• ladyredspecs
      March 25, 2014

      Thanks.You’ll never look back after you’ve made your own!

      Like

  7. Sally
    March 25, 2014

    Sounds like we all have aubergines ready to use up in this lovely recipe.

    Like

  8. Aneela Mirchandani
    March 23, 2014

    I have an eggplant sitting in my pantry and I will make this tomorrow! Thanks for the inspiration.

    Like

    • ladyredspecs
      March 23, 2014

      I hope you enjoy the pickle Aneela, I’m sure you’ll be able to put an authentic touch to it

      Like

  9. Fae's Twist & Tango
    March 23, 2014

    I dig your family wanting the home made pickles and chutneys. I just bought a bottle of eggplant-garlic spread from Trader Joe’s (do you have this chain market in Australia?), only because I never tried to make one. Now, you inspired me to try. We have good eggplants year round, no excuses there.

    Like

    • ladyredspecs
      March 23, 2014

      Eggplant pickle is so easy to make Fae, do give it a try. No Trader Joe hasn’t come down-under but it’s probably only a matter of time.

      Like

  10. Eha
    March 23, 2014

    Am not particularly ‘into’ pickles and chutneys, but do prefer homemade, love eggplant and all things Indian, seem to have all the required ingredients: so shall definitely try! Thanks for the inspiration!!

    Like

    • ladyredspecs
      March 23, 2014

      Thanks Eha, I suggest you just make half quantity to see if the pickle suits your taste, I’d love to hear your assessment

      Like

  11. indusinternationalkitchen
    March 23, 2014

    Eggplant pickle sounds so good! I Love chutneys and pickles too – they just make a simple meal so delicious~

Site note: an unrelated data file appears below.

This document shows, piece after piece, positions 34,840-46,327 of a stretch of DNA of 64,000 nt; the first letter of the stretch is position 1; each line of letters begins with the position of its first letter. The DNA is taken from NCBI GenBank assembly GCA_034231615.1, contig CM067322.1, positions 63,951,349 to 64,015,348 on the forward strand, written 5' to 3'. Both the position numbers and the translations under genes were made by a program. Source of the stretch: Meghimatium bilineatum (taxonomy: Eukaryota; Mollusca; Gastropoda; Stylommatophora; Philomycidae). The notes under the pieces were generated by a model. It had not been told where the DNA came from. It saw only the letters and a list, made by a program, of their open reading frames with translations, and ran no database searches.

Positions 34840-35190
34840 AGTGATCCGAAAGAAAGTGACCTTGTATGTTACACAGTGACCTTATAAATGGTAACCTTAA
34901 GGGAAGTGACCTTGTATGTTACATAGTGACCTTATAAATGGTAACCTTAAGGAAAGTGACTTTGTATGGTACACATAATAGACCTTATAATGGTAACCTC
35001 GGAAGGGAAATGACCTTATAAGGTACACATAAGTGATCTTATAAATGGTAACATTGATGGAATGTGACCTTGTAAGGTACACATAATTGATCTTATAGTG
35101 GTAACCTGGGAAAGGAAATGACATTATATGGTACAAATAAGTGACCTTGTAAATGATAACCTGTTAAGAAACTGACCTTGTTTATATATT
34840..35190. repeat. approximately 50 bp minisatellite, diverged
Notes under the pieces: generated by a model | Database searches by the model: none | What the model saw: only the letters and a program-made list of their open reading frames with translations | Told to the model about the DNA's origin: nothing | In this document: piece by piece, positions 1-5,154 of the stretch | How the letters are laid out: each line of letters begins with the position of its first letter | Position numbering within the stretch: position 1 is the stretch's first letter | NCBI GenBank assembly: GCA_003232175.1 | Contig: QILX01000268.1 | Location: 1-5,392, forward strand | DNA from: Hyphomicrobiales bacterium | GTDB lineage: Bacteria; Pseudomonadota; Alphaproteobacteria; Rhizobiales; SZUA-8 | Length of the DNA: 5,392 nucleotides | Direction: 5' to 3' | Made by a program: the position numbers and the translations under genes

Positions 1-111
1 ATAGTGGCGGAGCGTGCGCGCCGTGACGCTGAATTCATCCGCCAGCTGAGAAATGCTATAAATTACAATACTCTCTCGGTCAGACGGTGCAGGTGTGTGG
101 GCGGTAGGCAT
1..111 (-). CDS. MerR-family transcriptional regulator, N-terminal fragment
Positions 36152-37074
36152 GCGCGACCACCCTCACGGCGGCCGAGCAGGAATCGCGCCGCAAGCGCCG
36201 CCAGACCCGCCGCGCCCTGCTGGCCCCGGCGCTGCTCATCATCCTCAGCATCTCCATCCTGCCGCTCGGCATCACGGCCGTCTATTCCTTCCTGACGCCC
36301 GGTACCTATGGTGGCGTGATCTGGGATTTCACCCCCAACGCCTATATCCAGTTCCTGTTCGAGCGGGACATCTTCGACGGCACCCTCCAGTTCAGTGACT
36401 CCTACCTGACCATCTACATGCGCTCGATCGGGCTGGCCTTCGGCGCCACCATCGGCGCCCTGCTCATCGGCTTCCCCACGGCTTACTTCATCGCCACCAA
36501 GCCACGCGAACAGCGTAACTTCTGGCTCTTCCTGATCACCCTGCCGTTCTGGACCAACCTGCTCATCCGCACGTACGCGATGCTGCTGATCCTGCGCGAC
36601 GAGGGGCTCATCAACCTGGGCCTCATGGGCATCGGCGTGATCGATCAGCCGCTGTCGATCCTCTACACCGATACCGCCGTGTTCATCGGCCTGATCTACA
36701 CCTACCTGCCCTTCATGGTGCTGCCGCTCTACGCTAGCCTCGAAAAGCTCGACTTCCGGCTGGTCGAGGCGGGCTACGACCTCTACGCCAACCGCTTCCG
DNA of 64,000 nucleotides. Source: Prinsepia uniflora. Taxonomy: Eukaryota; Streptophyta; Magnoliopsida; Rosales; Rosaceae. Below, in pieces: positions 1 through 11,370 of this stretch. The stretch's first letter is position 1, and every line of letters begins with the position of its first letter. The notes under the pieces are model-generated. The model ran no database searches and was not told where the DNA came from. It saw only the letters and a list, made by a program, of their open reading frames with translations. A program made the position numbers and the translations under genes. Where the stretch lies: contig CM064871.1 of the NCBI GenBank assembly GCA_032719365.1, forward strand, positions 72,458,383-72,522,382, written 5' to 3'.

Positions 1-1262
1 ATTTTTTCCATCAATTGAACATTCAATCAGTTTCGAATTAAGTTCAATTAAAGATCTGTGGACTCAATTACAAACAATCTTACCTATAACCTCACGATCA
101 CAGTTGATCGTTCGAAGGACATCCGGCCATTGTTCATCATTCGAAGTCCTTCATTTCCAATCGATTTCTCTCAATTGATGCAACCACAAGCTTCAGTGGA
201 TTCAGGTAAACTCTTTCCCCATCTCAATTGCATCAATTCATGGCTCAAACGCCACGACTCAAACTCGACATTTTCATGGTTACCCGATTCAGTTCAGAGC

Like

    • ladyredspecs
      March 23, 2014

      Eggplant pickle is good Indu, and you’re spot on when you say they can make a simple meal a feast!

      Like

  12. saucygander
    March 23, 2014

    Great recipe! Eggplants are everywhere now. I recently made a plum chutney, which worked really well. So would love to stretch my chutney wings and try the eggplant chutney too. 🙂

    Like

    • ladyredspecs
      March 23, 2014

      Plum chutney is great, we love it too. The profile of this eggplant pickle is deep and spicy and offers a yummy alternative.

      Like

  13. Francesca
    March 23, 2014

    A very timely recipe with eggplants now in abundance. I agree with you e home made pickles and chutneys. A dollop of kausundi on toasted cheese is heavenly fast food. And chutneys are so easy to make.

    Like

    • ladyredspecs
      March 23, 2014

      Francesca if you, like us, are a kasaundi fan I urge you to try this eggplant pickle. It’s a wonderful alternative

      Like

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This entry was posted on March 23, 2014 by in Food, Indian Food, Pantry Essentials, Pickles & Chutneys, Preserves and tagged , , , .